Whenever data is transported using physical carriers, at least the carrier itself should be encrypted. Think about USB-sticks utilizing hardware based encryption. In addition, think about encrypting the data itself also. When data is transported using communications channels, the channel over which the data flows should be encrypted. This can be done in multiple ways, depending on the needs and available options.

In short, make sure that no one can eavesdrop your data and encrypt the means that is used for the transport.

More information from about Encryption and Hashing.
More information from Wikipedia about Cryptography and Encryption.

Tuesday, February 14, 2017

Info-Sec Guideline: Complete Authorization

Guideline: Complete Authorization

Part of: Information Security Guidelines
OverviewBuilding a set of Guidelines for Security and Privacy

Every form of access is based on a complete authorization scheme (identification -> authentication -> authorization) and authorization is never implicitly granted.

When access to a system is needed, authorizations are required. Such authorization can be granted implicitly and explicitly. Implicit authorizations are dangerous, because a system assumes that because you are on the network or domain, you can access everything else within that context. Explicit authorization prevents that from happening. Even when you have access to a system or domain, specific authorizations are still validated before allowing (further) access.

In an information system in a hospital an assistant might access contact details about a patient. But it would violate the patient’s medical confidentiality when the assistant can also access the medical records stored in the database. Therefore, the person’s identity must be authenticated and based on that authorizations needs to be granted or not. Based on this information the doctor would see more information than the assistant.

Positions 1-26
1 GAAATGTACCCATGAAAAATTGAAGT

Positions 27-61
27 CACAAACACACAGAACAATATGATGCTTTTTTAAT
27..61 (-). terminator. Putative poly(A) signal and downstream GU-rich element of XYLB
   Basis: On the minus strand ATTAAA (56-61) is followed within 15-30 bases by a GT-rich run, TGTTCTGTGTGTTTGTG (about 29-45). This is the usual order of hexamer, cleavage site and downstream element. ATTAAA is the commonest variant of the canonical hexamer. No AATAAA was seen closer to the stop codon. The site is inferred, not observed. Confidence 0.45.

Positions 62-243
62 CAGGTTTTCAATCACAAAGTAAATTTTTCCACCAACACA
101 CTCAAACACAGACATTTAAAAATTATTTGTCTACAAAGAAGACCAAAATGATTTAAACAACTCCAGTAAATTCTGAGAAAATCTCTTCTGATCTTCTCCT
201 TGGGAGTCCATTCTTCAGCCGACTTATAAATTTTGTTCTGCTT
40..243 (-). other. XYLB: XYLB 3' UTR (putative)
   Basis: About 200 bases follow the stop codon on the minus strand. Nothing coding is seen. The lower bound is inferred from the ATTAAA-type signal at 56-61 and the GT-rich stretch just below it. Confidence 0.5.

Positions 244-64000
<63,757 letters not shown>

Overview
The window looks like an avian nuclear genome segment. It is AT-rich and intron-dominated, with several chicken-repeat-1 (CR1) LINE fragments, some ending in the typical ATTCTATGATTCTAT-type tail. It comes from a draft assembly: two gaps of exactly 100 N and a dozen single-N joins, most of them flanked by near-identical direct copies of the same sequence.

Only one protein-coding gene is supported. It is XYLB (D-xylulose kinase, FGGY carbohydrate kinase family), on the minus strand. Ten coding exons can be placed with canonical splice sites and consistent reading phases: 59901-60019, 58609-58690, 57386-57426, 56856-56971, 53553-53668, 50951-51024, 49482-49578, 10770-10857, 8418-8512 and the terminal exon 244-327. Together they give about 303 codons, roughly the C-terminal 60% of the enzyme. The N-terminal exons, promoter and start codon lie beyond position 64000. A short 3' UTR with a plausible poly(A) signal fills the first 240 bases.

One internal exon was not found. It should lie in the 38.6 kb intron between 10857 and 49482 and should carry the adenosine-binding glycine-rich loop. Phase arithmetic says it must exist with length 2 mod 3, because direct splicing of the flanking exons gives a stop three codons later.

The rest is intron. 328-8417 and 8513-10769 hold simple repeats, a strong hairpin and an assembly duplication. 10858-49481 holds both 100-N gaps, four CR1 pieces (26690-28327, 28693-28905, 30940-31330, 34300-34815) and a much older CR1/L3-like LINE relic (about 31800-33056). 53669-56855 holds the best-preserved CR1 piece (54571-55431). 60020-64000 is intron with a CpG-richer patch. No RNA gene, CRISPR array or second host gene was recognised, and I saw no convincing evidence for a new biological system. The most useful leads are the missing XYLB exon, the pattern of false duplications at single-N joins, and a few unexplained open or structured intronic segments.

Explicit authorization can be done with security tickets or tokens traveling with the identity. But the mere fact that the token exists should not lead to access. The ticket or token should be validated for proper authorization before access is granted.

More information from Wikipedia about Authorization.

Monday, February 13, 2017

Info-Sec Guideline: Segregation of Duties

Guideline: Segregation of Duties

Part of: Information Security Guidelines
OverviewBuilding a set of Guidelines for Security and Privacy

Wherever possible there must be as much segregation of duties between the positions of employees that have a conflict of interests with each other. Such duties should be divided over different employees.
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This guideline is about preventing mistakes and unauthorized transactions which leads to integrity issues or fraud. A developer who submits code to the repository is not the developer who should be able to accept it. A second developer should accept (or decline) the submission to establish the four-eye principle. Another example is that of a bank-employee requesting a loan for a customer. Another employee should accept (or decline) the request.

The main goal is to make sure that not one single person is able to initiate and end a (business) process. Especially in the cases where there are financial transactions involved or where the integrity of data or systems is important to maintain.